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THE TRAVELLER fared slowly on his way, who fared towards
Paris from England in the autumn of the year one thousand seven
hundred and ninety-two.

More than enough of bad roads, bad equipages, and bad horses, he
would have encountered to delay him, though the fallen and
unfortunate King of France had been upon his throne in all his
glory; but, the changed times were fraught with other obstacles
than these. Every town-gate and village taxing-house had its band
of citizen-patriots, with their national muskets in a most explosive
state of readiness, who stopped all comers and goers, cross-
questioned them, inspected their papers, looked for their names in
lists of their own, turned them back, or sent them on, or stopped
them and laid them in hold, as their capricious judgment or fancy
deemed best for the dawning Republic One and Indivisible, of
Liberty, Equality, Fraternity, or Death.

A very few French leagues of his journey were accomplished,
when Charles Darnay began to perceive that for him along these
country roads there was no hope of return until he should have
been declared a good citizen at Paris. Whatever might befall now,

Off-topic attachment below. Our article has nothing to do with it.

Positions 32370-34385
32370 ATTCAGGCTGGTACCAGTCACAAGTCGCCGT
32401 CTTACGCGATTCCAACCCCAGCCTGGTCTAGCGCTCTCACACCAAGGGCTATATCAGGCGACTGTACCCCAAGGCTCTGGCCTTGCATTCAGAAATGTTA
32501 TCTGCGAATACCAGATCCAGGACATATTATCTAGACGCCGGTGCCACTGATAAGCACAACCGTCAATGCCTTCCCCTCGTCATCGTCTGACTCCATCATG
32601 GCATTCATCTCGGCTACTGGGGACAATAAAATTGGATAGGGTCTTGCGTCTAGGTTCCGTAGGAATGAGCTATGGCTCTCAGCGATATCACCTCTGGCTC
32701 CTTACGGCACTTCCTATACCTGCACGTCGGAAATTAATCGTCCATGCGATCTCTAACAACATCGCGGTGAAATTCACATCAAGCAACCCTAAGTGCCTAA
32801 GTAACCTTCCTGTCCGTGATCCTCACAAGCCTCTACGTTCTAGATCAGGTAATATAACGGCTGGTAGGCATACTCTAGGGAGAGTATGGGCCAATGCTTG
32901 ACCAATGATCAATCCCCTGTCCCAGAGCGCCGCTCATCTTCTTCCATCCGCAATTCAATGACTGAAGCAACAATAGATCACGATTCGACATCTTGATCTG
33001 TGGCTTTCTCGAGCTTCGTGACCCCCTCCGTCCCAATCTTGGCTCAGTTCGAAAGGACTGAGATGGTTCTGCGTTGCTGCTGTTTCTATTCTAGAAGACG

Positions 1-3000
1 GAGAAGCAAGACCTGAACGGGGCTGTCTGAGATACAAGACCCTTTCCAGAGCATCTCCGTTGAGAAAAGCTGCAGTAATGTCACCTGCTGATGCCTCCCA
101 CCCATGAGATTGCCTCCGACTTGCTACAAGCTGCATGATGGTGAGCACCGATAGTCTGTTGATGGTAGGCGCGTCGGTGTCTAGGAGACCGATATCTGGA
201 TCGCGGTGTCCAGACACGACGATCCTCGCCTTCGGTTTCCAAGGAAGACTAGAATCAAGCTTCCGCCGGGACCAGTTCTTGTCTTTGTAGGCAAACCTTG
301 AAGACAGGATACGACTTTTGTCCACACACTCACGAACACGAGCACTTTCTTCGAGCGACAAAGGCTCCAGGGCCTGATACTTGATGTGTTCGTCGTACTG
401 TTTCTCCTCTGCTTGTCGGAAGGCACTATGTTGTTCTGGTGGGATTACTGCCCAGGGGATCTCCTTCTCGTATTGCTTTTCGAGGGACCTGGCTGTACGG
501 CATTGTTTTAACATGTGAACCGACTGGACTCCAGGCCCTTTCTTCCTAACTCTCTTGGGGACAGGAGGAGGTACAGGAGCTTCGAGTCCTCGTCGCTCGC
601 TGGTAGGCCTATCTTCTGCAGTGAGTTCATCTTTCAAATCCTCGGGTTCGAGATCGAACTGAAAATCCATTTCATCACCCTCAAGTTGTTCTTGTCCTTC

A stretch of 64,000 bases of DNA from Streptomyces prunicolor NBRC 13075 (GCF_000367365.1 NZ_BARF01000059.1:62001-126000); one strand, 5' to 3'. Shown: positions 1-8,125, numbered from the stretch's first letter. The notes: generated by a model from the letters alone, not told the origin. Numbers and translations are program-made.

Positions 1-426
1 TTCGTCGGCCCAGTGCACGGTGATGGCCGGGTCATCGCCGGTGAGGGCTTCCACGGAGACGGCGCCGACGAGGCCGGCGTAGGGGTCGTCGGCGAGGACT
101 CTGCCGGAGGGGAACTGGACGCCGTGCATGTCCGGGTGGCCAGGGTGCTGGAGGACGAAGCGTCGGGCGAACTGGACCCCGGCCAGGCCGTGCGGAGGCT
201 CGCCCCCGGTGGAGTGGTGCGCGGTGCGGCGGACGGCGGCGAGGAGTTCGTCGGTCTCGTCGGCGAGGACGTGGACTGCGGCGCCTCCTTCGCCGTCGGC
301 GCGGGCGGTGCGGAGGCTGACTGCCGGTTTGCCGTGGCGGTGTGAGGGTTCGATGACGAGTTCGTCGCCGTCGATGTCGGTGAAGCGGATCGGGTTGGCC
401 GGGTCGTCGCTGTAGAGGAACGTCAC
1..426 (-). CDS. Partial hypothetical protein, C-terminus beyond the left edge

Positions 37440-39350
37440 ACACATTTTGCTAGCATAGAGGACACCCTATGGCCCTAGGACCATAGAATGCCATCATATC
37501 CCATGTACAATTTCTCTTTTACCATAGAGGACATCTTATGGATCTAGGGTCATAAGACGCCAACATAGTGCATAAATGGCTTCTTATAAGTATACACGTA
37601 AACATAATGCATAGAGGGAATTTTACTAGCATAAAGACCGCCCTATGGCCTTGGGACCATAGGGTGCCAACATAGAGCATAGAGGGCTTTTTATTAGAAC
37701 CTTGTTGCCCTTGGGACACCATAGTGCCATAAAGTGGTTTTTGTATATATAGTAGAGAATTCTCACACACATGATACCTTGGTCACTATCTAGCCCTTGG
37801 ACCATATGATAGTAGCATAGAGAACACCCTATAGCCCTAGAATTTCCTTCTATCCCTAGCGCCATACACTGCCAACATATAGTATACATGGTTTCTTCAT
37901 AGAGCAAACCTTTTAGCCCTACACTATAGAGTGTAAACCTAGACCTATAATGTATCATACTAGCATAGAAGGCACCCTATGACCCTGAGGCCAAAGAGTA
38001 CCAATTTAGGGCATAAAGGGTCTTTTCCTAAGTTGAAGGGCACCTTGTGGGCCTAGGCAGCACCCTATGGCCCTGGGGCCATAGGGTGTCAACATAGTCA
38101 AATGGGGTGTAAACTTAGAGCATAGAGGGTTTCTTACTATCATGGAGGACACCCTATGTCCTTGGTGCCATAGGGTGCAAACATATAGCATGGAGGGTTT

he must on to his journey’s end. Not a mean village closed upon
him, not a common barrier dropped across the road behind him,
but he knew it to be another iron door in the series that was barred
between him and England. The universal watchfulness so
encompassed him, that if he had been taken in a net, or were being
forwarded to his destination in a cage, he could not have felt his
freedom more completely gone.

This universal watchfulness not only stopped him on the highway
twenty times in a stage, but retarded his progress twenty times in a
day, by riding after him and taking him back, riding before him
and stopping him by anticipation, riding with him and keeping
him in charge. He had been days upon his journey in France alone,
when he went to bed tired out, in a little town on the high road,
still a long way from Paris.

Nothing but the production of the afflicted Gabelle’s letter from his
prison of the Abbaye would have got him on so far. His difficulty
at the guard-house in this small place had been such, that he felt
his journey to have come to a crisis. And he was, therefore, as little
surprised as a man could be, to find himself awakened at the small
inn to which he had been remitted until morning, in the middle of
the night.
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